What Serial Taught Me About Truth

I recently made a nine-hour over-the-river-and-through-the-woods kind of trip driving my brother’s car and his amazingly awesome Australian shepherd, Dodge, from Hartford City, Indiana to Gastonia, North Carolina. He needed to drive a big box truck and wasn’t too fond of the idea of his then seven or eight month pregnant wife driving the car. It was a quick trip, but was mostly driving.

The week prior to the trip I polled a few friends to find a few good podcasts to listen to on this excursion and was directed towards a wildly popular podcast called Serial

Per Serial’s website, “Serial is a podcast from the creators of This American Life, and is hosted by Sarah Koenig. Serial tells one story - a true story - over the course of an entire season. Each season, we’ll follow a plot and characters wherever they take us. And we won’t know what happens at the end until we get there, not long before you get there with us."

In its inaugural season, Serial focused in on a homicide case in which the murder took place in early 1999 with the trial and arrest coming later that year and into the next. A high school girl named Hae Min Lee in Baltimore County, Maryland went missing only for her body to be found a month later. Adnan Sayed, her 17-year-old ex-boyfriend was arrested and convicted for this crime and is now serving a life sentence. The case is built around a single eye-witness account from a friend of Adnan’s, Jay, while Adnan maintains his absolute innocence. Quite obviously one of these two young men are lying, and the podcast explores this mystery. 

The podcast quickly went to number one on the iTunes charts, even before it was released, and gained much critical acclaim as it was the fastest podcast to reach five million downloads. All of the episodes are under an hour, and there are twelve to be devoured. So if you find you want to dive into this intricate story, check out their website, serialpodcast.org.

In a case like this, as with most cases, there is a genuine concern for truth. Hopefully the judge, persecution and defense are all after the same truth, but obviously that is not always the intent.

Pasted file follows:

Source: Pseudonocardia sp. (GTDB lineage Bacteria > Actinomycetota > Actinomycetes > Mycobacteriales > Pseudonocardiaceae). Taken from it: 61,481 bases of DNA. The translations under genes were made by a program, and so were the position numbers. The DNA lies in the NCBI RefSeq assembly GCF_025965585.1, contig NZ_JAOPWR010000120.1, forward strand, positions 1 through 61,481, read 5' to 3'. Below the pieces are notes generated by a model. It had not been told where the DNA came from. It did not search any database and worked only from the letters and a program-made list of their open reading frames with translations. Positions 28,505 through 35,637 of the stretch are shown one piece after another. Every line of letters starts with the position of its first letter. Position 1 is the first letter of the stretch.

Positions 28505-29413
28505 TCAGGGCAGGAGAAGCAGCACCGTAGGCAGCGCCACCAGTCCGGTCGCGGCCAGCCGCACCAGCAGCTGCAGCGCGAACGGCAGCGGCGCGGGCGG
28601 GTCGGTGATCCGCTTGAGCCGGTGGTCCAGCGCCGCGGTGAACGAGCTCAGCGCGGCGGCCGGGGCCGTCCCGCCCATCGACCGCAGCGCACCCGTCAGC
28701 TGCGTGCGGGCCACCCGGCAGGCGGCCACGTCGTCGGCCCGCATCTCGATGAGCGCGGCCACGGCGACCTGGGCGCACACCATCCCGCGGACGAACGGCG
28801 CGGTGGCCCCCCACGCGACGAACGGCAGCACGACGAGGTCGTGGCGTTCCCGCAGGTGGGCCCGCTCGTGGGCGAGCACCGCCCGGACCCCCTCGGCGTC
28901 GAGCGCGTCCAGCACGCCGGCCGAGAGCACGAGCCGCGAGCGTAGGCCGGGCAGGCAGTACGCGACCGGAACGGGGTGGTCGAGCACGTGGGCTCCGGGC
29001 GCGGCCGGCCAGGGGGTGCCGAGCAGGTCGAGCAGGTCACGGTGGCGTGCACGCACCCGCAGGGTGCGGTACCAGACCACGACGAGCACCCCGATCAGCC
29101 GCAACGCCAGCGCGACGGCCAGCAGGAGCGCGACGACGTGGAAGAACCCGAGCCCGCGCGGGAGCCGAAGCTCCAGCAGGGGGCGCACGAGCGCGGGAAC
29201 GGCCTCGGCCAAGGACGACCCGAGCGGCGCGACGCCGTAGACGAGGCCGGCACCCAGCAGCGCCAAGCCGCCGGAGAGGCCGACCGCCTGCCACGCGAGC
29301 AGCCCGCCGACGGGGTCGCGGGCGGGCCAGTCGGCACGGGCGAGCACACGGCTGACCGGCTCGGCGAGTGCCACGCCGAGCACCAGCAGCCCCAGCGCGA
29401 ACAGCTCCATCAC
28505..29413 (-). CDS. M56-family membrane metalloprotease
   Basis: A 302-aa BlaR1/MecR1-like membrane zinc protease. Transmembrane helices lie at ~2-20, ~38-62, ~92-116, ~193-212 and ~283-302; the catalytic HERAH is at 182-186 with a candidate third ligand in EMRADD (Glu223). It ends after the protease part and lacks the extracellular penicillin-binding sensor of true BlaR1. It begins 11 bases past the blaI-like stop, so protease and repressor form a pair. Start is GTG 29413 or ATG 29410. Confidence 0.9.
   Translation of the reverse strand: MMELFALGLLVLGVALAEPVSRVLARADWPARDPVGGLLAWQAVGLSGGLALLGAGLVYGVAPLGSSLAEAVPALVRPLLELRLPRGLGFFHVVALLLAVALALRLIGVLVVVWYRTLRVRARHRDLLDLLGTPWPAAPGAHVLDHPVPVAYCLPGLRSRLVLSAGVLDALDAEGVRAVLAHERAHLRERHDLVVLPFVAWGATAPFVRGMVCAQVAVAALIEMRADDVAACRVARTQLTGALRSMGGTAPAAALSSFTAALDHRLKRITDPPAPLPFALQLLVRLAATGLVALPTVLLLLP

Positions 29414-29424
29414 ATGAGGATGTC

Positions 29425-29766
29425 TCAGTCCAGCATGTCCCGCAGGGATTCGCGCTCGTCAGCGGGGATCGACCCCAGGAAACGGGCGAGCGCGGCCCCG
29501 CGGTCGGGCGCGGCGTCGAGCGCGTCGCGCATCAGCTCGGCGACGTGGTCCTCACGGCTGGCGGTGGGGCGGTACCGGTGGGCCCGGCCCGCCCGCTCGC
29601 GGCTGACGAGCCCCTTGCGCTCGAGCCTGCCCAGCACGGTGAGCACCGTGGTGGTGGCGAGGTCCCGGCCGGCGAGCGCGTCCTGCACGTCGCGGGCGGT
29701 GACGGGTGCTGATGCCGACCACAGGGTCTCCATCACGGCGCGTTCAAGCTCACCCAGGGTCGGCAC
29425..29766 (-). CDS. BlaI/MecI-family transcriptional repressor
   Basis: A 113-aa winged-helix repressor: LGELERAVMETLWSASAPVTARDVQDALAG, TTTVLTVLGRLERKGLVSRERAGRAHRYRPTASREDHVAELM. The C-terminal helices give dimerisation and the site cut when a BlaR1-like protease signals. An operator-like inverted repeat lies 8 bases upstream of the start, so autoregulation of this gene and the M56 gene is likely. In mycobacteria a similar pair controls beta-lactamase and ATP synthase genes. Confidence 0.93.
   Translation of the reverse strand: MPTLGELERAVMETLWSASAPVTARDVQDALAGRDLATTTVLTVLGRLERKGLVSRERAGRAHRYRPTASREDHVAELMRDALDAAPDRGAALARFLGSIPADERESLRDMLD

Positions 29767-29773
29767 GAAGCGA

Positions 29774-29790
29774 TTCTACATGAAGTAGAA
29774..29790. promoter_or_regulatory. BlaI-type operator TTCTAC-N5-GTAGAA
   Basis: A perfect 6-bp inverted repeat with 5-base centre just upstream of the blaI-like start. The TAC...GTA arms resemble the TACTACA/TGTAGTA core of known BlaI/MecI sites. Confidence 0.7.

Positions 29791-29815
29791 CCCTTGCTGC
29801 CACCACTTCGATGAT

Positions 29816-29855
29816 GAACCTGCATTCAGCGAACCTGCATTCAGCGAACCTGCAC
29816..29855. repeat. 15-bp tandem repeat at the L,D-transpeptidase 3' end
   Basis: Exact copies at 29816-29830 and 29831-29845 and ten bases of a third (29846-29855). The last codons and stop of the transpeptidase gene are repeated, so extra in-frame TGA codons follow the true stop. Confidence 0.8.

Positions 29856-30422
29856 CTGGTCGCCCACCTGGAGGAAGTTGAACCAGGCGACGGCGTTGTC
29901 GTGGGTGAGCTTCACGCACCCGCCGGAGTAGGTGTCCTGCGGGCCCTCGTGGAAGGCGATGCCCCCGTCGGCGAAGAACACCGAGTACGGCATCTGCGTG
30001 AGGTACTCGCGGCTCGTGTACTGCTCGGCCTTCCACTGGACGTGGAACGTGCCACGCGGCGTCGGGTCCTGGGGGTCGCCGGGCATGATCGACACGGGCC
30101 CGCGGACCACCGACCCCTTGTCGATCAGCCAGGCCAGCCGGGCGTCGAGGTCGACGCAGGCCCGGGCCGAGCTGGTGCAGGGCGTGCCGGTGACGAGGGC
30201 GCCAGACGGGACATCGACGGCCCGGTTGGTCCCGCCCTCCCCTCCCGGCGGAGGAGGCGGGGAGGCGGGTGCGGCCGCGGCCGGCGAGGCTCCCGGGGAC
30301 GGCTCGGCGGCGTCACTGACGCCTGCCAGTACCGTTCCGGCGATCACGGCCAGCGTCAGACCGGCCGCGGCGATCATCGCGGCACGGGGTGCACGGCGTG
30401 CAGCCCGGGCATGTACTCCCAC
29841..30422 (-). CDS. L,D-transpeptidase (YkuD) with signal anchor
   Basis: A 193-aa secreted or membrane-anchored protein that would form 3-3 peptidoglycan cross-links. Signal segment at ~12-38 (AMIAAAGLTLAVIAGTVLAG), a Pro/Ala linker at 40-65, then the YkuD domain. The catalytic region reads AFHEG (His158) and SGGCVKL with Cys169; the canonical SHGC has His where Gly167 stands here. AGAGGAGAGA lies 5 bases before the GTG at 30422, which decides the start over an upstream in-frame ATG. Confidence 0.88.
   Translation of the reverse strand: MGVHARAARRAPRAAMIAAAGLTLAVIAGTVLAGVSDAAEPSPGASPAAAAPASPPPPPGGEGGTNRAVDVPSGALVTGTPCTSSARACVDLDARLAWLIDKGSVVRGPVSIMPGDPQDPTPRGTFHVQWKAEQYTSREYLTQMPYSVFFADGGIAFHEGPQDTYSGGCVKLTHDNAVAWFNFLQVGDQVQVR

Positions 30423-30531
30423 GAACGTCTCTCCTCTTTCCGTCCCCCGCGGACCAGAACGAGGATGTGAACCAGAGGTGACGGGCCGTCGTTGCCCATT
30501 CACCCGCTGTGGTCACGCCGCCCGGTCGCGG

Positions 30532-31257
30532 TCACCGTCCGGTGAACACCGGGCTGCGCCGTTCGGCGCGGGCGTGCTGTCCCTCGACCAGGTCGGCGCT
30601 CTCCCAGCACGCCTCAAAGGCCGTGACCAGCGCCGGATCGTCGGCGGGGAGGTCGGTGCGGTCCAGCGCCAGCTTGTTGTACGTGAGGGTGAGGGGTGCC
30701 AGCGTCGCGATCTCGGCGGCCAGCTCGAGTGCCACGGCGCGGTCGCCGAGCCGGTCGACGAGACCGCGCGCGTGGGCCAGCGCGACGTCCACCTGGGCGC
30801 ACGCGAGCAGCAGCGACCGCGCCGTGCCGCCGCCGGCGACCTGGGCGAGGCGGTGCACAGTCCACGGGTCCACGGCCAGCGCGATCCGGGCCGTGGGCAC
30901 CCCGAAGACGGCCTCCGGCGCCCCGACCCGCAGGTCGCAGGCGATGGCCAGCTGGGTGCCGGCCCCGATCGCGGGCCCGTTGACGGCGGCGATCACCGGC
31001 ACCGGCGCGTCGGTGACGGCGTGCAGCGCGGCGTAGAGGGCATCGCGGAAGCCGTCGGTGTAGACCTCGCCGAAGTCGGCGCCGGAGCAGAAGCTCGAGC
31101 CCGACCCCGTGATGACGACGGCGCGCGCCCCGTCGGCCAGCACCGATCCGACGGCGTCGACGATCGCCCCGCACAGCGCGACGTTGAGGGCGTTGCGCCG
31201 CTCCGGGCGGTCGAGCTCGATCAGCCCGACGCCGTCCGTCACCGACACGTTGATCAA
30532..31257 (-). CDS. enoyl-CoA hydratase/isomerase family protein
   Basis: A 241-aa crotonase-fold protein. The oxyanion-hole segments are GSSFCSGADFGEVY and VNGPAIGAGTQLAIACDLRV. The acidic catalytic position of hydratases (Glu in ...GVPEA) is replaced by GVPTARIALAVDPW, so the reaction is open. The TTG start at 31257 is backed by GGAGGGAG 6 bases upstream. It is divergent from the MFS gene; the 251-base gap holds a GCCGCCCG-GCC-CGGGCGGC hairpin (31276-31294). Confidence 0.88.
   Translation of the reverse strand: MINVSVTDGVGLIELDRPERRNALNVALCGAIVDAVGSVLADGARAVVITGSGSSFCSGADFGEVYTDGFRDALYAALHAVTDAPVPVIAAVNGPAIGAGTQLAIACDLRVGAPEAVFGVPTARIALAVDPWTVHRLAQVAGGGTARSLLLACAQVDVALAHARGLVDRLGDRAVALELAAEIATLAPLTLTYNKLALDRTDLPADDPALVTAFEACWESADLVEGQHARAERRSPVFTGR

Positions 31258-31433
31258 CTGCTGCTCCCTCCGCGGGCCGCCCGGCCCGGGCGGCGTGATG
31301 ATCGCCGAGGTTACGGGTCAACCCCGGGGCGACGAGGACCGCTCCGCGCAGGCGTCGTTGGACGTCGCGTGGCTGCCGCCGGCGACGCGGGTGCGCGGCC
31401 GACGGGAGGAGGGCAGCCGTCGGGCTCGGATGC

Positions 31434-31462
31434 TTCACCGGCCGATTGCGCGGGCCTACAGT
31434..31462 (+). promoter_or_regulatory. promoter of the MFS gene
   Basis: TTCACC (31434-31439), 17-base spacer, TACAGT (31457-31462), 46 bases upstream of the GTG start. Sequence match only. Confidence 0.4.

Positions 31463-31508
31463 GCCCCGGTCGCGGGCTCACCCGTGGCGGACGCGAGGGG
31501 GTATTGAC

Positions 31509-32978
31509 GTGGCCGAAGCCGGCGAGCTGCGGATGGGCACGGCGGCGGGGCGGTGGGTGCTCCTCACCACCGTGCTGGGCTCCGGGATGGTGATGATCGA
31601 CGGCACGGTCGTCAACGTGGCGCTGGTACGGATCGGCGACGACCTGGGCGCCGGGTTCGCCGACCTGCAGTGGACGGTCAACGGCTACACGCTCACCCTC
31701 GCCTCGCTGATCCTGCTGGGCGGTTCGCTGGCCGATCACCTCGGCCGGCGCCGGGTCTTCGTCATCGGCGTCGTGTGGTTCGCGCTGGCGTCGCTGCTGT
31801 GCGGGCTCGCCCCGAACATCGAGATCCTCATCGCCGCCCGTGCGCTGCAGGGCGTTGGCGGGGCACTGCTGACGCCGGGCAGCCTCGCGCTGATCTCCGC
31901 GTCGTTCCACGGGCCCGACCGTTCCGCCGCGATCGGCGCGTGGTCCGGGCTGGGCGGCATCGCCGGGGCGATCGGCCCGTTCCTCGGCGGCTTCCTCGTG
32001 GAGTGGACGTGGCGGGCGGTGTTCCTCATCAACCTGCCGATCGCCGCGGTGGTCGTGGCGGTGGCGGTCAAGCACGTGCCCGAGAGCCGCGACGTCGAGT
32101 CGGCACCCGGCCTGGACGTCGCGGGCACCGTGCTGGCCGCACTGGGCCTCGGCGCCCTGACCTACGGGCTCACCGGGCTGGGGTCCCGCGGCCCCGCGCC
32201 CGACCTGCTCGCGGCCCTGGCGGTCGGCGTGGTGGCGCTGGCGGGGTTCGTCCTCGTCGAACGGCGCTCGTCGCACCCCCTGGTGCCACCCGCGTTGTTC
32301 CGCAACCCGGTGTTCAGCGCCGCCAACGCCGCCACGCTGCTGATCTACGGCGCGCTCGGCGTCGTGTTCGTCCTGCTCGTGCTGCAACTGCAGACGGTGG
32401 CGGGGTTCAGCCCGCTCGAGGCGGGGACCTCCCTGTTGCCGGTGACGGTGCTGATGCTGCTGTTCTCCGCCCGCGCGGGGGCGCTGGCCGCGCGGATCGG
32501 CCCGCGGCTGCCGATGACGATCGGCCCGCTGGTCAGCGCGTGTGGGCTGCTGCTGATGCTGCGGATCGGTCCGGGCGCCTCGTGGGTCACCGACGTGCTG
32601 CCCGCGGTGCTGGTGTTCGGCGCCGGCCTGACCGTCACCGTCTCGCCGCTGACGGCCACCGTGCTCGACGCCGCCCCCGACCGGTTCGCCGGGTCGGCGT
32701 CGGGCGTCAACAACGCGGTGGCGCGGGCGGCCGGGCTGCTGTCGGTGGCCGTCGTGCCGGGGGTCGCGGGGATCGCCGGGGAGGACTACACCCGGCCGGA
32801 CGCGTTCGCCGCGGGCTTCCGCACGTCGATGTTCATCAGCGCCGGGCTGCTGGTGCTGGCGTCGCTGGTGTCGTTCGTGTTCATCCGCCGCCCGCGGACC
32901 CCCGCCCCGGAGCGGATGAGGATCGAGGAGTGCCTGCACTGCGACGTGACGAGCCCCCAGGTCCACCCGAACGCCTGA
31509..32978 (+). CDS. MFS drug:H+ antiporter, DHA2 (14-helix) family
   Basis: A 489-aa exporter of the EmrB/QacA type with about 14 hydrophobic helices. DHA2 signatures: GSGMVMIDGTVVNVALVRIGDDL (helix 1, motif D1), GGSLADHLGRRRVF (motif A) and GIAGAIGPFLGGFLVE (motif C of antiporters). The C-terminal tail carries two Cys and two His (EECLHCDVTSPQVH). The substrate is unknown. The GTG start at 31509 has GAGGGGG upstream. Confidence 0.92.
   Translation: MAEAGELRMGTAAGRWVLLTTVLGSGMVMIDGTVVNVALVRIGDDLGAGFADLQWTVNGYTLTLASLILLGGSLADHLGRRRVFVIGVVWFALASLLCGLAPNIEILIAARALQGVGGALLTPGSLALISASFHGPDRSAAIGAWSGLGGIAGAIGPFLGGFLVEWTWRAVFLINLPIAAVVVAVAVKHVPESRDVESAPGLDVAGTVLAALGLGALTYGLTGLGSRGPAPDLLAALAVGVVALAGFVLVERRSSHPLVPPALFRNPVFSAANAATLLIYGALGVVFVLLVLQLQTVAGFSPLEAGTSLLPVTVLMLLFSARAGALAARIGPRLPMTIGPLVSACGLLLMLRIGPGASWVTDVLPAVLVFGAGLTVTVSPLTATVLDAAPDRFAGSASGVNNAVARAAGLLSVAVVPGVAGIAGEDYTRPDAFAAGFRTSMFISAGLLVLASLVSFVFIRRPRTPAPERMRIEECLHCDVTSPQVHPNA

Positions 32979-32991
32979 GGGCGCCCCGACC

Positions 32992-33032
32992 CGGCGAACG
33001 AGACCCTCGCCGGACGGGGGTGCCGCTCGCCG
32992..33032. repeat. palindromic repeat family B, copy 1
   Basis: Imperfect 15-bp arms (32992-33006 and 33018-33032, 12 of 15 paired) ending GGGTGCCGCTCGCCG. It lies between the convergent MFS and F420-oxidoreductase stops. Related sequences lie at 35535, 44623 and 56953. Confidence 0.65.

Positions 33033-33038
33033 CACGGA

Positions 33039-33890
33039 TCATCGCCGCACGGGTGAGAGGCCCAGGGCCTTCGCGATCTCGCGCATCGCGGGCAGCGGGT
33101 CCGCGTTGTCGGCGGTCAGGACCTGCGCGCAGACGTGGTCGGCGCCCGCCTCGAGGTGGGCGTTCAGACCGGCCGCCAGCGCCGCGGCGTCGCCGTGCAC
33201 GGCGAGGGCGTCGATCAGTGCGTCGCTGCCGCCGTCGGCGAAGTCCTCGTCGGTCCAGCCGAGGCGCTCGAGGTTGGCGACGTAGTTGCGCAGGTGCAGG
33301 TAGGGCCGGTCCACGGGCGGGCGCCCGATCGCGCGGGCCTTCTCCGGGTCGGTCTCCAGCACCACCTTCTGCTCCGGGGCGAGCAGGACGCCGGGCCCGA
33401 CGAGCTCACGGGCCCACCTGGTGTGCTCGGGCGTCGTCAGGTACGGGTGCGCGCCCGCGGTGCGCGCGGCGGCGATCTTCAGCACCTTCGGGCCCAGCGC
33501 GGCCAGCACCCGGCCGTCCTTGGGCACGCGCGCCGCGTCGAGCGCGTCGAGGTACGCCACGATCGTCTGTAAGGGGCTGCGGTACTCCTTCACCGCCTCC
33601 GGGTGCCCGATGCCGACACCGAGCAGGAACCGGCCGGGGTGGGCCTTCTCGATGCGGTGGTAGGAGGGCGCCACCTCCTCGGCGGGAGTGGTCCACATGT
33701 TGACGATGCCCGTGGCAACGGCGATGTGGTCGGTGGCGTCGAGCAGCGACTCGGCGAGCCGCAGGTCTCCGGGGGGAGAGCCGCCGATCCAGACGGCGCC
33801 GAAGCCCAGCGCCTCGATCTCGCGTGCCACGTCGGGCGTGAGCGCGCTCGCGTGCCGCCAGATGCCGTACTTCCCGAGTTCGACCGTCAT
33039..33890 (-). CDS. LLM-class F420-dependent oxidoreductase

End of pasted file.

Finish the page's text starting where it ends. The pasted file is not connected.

If I can make a long blog post somewhat shorter, I’ll attempt to make a statement and then back it up with a few ideas; the truth is elusive.

What I don’t mean to say is that truth changes as our perspective changes. What I do mean to say is that there is no other way to perceive truth than to understand that the very perception that allows us to know or experience truth is the same perception that is subject to change.

As I listened to this podcast and began to hear the story and the facts of the case I found myself developing my own perception of the truth of what may have happened to Have Min Lee. It would be ludicrous of me to describe my perceptions of this case as true, and yet, what other way of knowing do I have?

Philosophy seems to have categorized a few different theories around truth so that we can better understand the dilemma and tension we sit in with this truth-knowing and truth-telling. Some would say that a truth is only true when a proposition corresponds to a fact or reality, but it seems as though part of the problem in the first place is landing fact and reality.

Alfred Tarski, a Polish logician, mathematician and philosopher, solved this one by throwing a few “ifs” in there, stating that the proposition is true (snow is white) if and only if the fact or reality is true (snow is in fact white). So now we have ourselves covered right?

Some who ascribe to the Coherence Theory which states that a proposition is true and only true if it coheres with the beliefs of the majority of persons in one’s society.

I’m not really advocating one way or the other for the “correct” way of perceiving truth, but I am highlighting that there are many ways many smart people have come to this conversation surrounding truth. 

I’m not a philosopher, theologian, mathematician or a logician but it is abundantly clear that truth is defined and perceived in a myriad of ways, none of which are quantifiable or even fully realized in the isolation of self. There seems to be some sense of clarity in the fact that truth is better understood in the context of community. And at least in this instance I’m not referring to Christian or religious community. The ability to understand truth and facts and reality exists better when we surround truth and facts and reality with other truths, facts and realities. We begin to get a bigger, clearer, more full picture.

Here’s where things get interesting for me. Enter in Jesus Christ. Both the God-man incarnate and the eternal presence of the son of God who claims to be truth. When it come to this idea of truth, there needs to be a constant. An eternal. A universal something. In this murder trial I need to know that the truth of this story exists and that whether or not I know that true story is irrelevant to it’s own ability to be true.

Jesus fulfills this eternal constant that allows for the angst to sit somewhat comfortably in my soul. This space of knowing that truth exists outside of my ability to always fully grasp it. If truth is a person and not an abstract perception waiting to be had, then there seems to be some beautiful mystery to how I approach truth. Truth no longer is the mountain to conquer, but the beauty to behold.

Austin Smith

Charlotte, NC, USA